As we started lowering the net, two of the bats managed to escape the net. The last bat was removed from the net, and Mel and Mike quickly identified it as a male Northern Myotis species of bat. After completing survey paperwork, the bat was immediately released back into his environment. We waited until 1 a.m. for more bats to potentially fly into the nets. At that point, we decided to pack up for the night. This successful survey experience left the group in high spirits.
The next day, we headed back to Cimarron Hills WMA to mount more cattle gates. Once we finished, we geared up for a second night of surveying bats.
That night, spirits were even higher. Mel and Mike decided it would be best if we moved one of the net systems to add a third. We also adjusted the height of the poles so that the netting would be low to the ground. This adjustment was made with an objective of catching a pallid bat, as pallid bats are known to swoop lower than other bat species. This is because pallid bats can detect the footsteps of their prey on the ground. The fact that pallid bats can hear the footsteps of insects crawling around blew my mind!
Several hours passed and not a single bat flew through the area. During this lull, we all sat quietly, waiting patiently for the bats. The night sky was brightly lit up with stars, and you could even see bits of the milky way, which was truly an amazing experience within itself. It wasn’t until around 10:30 p.m. that we detected bat presence. At 12:45 a.m., a pallid bat was detected on Mel’s recording unit. The pallid bat stuck around for a decent amount of time, then flew off, completely avoiding the net systems. Sometime after 1:15 a.m., we called it a night. The following morning, we helped mount a few more cattle gates before heading home.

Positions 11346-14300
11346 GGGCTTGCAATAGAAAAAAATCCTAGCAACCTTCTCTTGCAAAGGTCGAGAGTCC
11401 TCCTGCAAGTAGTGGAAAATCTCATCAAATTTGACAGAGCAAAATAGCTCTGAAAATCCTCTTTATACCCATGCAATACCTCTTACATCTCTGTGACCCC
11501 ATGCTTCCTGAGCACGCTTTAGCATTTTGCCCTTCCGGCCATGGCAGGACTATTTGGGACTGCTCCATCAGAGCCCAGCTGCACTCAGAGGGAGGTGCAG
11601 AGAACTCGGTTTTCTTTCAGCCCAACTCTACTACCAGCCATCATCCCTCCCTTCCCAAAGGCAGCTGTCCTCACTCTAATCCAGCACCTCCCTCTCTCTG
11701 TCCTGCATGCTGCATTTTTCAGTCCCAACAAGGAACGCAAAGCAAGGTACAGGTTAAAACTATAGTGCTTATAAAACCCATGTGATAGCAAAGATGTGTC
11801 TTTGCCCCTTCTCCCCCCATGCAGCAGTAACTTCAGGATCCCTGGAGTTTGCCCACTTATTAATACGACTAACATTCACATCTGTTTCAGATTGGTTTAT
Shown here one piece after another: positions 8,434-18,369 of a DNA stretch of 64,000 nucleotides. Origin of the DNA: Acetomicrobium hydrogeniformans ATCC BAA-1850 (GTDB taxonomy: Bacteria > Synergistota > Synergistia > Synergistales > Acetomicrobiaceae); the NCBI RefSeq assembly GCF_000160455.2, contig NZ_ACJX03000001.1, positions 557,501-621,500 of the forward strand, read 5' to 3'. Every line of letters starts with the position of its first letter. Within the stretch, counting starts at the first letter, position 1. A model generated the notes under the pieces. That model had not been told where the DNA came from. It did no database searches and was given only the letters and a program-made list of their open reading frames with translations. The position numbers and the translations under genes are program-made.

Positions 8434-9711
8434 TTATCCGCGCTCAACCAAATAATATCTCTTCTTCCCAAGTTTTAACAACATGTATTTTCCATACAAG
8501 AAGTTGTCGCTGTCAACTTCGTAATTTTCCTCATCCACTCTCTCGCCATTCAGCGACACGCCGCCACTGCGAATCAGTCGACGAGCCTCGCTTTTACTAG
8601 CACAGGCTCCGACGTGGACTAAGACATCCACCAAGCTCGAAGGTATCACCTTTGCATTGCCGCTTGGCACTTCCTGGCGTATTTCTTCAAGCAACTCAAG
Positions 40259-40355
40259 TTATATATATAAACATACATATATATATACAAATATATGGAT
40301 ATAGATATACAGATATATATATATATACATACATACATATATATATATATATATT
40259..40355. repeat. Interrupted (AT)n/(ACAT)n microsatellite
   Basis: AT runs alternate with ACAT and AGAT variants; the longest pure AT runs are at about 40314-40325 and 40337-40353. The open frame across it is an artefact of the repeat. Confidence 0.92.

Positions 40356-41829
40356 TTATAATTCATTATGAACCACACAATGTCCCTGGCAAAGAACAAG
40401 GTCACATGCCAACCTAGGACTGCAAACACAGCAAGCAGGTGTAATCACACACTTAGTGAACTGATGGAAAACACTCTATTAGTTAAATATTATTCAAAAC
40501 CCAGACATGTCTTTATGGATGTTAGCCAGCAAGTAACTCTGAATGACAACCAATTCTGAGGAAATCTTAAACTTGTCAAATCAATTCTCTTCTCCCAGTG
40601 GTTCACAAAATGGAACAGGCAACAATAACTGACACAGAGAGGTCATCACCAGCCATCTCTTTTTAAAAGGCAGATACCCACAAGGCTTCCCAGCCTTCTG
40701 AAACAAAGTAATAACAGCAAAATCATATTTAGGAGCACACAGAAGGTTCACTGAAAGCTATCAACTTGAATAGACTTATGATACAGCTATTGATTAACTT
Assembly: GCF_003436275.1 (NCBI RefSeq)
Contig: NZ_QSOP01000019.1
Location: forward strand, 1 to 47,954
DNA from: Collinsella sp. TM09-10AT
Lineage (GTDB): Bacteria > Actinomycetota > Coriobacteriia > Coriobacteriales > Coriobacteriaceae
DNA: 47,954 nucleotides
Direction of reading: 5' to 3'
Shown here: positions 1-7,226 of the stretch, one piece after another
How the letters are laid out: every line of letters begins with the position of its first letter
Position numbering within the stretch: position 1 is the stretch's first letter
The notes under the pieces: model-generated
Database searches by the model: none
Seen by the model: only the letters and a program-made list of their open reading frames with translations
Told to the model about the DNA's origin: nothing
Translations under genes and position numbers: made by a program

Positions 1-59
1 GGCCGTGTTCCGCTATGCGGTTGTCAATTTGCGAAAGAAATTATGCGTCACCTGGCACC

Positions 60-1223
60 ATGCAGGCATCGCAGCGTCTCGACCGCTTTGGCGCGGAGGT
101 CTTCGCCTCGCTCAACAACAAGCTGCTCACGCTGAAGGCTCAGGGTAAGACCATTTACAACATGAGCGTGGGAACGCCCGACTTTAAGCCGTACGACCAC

Working for the Zoo has provided me with some truly unique opportunities that I, as a technology professional, would never get to experience elsewhere. What makes my career at the Zoo precious to me is working alongside my colleagues at the Zoo, as well as through the Zoo’s longstanding partnerships, such as ODWC and the Association of Zoos and Aquariums. Coming out of this bat survey, I have a better understanding of the environmental importance of bats and the natural beauty that the state has tucked away. And, I don’t want to forget to mention that I can now properly mount cattle gates.
- Matthew Word, director of information technology